Protect the dignity of older people with care needs and allow for their independent and community living, wherever they choose to live

Brussels, 13 October 2017

PDF version available here

"Dignity + Independent living = DI" Conference 
  

AGE Platform Europe congratulates the Estonian Presidency of the Council of the European Union and the European Commission for organising the conference on “Dignity + Independent living = DI” on 12 and 13 October 2017 in Tallinn. This topic is highly relevant to AGE’s fight for the rights and dignity of older persons including those with care needs.  

AGE members have consistently stated achieving quality of care, allowing for independent living and protecting the dignity of older people as key challenges facing Europe today and also in the near future, given the rapid demographic ageing. “Undignified care services, insufficient social protection and overburdening of care professionals and informal carers are all too common across Europe. This hinders the enjoyment of human rights by older persons with care needs and often leads to neglect, violence and abuse”, stated AGE President, Ebbe Johansen, at the conference in Tallinn, adding that “there is a serious lack of adequate, quality services for older persons with high care needs, including those living with advanced dementia, which has heavy personal consequences both for older persons and for their relatives”.

AGE calls for an approach to transition towards community-based care that is progressive and tailored to the specific needs of each group. In the case of older persons, most of them wish to stay at home and should be empowered to do so, with enough quality support and integration in their communities to avoid the trap of isolation and loneliness, which is a huge problem among many older persons. However, some older persons prefer to live in residential care arrangements and this possibility should be made available to them as well.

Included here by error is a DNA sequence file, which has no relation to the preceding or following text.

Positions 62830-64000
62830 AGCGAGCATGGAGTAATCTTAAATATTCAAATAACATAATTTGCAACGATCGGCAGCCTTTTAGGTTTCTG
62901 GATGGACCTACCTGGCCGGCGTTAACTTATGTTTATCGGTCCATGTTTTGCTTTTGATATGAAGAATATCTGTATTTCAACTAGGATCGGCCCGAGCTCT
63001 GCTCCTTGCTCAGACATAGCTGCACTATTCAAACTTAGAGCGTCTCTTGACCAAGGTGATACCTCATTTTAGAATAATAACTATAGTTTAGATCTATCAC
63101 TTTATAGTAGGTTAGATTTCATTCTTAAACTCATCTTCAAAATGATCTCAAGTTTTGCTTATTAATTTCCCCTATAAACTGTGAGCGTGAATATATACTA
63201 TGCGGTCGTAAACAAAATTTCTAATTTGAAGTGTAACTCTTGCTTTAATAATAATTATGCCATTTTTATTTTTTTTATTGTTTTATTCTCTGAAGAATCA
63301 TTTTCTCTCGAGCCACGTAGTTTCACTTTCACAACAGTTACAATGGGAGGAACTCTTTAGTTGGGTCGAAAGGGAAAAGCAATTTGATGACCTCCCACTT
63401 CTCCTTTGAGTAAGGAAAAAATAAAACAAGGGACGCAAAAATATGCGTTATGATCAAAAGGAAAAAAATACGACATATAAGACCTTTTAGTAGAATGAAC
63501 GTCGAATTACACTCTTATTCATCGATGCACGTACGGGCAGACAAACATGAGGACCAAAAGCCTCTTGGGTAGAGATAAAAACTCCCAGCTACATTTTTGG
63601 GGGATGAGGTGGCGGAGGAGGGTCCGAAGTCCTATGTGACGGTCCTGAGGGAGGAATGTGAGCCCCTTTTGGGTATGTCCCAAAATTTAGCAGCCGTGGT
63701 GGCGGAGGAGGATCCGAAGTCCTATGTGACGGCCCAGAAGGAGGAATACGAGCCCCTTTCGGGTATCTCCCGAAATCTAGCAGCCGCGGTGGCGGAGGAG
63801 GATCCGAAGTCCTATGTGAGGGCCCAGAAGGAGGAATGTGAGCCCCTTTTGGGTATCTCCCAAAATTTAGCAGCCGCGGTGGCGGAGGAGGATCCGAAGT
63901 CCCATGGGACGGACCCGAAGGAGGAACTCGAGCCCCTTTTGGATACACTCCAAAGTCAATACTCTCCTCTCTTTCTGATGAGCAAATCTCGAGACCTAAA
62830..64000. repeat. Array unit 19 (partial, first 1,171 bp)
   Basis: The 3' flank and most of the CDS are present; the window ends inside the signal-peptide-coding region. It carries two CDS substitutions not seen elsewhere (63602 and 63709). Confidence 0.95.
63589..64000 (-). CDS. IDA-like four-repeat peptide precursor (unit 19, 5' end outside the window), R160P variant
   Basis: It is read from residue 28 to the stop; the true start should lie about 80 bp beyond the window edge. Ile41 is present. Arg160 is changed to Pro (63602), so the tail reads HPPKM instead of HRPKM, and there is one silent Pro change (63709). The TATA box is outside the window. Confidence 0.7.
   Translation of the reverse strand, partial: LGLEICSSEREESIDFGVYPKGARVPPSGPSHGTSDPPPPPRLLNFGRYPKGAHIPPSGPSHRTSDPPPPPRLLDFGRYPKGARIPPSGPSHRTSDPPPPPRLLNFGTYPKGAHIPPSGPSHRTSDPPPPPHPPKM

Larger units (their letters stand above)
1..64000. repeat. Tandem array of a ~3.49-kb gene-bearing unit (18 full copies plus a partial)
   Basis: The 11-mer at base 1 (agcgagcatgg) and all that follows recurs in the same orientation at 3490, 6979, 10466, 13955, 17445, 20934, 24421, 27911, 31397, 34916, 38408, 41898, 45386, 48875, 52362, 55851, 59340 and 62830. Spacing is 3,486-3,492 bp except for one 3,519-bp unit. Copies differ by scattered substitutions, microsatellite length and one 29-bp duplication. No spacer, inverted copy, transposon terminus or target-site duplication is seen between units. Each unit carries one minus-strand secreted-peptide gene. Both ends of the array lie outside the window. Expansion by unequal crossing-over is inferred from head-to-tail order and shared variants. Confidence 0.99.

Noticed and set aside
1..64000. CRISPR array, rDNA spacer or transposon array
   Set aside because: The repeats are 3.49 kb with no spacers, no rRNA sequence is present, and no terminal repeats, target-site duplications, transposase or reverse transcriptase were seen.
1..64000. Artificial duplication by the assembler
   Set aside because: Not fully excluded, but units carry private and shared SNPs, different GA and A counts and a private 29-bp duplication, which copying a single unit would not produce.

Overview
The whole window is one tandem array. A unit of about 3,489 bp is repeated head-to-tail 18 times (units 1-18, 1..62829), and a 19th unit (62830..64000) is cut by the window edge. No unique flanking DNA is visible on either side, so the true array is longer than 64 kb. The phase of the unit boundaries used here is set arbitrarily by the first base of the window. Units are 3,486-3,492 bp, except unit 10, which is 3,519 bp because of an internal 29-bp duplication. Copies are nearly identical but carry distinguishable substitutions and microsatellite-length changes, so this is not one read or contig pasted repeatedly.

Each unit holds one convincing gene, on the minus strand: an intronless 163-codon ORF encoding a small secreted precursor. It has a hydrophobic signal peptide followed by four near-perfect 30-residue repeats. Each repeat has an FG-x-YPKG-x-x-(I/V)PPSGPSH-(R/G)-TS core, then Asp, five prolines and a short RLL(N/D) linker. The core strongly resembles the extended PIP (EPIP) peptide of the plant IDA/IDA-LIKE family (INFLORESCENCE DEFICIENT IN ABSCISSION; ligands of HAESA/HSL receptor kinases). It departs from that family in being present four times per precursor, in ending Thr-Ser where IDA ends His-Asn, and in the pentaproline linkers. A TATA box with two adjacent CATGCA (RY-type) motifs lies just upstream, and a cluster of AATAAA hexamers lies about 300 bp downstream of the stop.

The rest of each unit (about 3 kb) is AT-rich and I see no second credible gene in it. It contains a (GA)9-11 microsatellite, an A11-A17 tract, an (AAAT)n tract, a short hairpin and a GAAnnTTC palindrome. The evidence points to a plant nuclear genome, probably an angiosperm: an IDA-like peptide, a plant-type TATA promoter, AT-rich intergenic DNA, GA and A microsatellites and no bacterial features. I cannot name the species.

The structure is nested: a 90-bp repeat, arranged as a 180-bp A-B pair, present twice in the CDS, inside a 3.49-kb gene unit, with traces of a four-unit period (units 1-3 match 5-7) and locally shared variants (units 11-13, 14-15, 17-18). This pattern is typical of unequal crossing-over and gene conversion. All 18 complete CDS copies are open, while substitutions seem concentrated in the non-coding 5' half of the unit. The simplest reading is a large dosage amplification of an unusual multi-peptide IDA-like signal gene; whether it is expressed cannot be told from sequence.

AGE members report good examples of innovative and quality care allowing for independence and community living both at home and in residential settings. They also report widespread ‘institutional culture’ in care provision, meaning ignoring personal wishes and needs, segregation, disrespect of rights and independence and neglect, both at home and in residential care. “Older persons are as diverse as other age groups and a wide variety of services to choose from should be available to them. The important point is to ensure choice, quality and dignified community-based services, whichever the setting. This is in line with article 19 of the Convention on the Rights of Persons with Disabilities (CRPD), where choice is a central element, and also the report on autonomy and care of the United Nations Independent Expert on the enjoyment of all human rights by older persons”, added Ebbe Johansen.

AGE calls for European Structural and Investment Funds to be used to facilitate the shift towards dignified and quality community-based care for older people, especially at home – the most popular option – but also in quality person-centered residential care. “Ensuring access to such services should guide the implementation of the European Pillar of Social Rights, to be proclaimed hopefully by Member States next 17 November, and especially the new right to long-term care. The European Quality Framework for long-term care services developed with the active involvement of older persons, could be used in this process”, said Ebbe Johansen.

You may wish to read AGE’s position on article 19 of the CRPD and our contribution to the consultation on the General Comment to this article.
  

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Friday 13 October 2017
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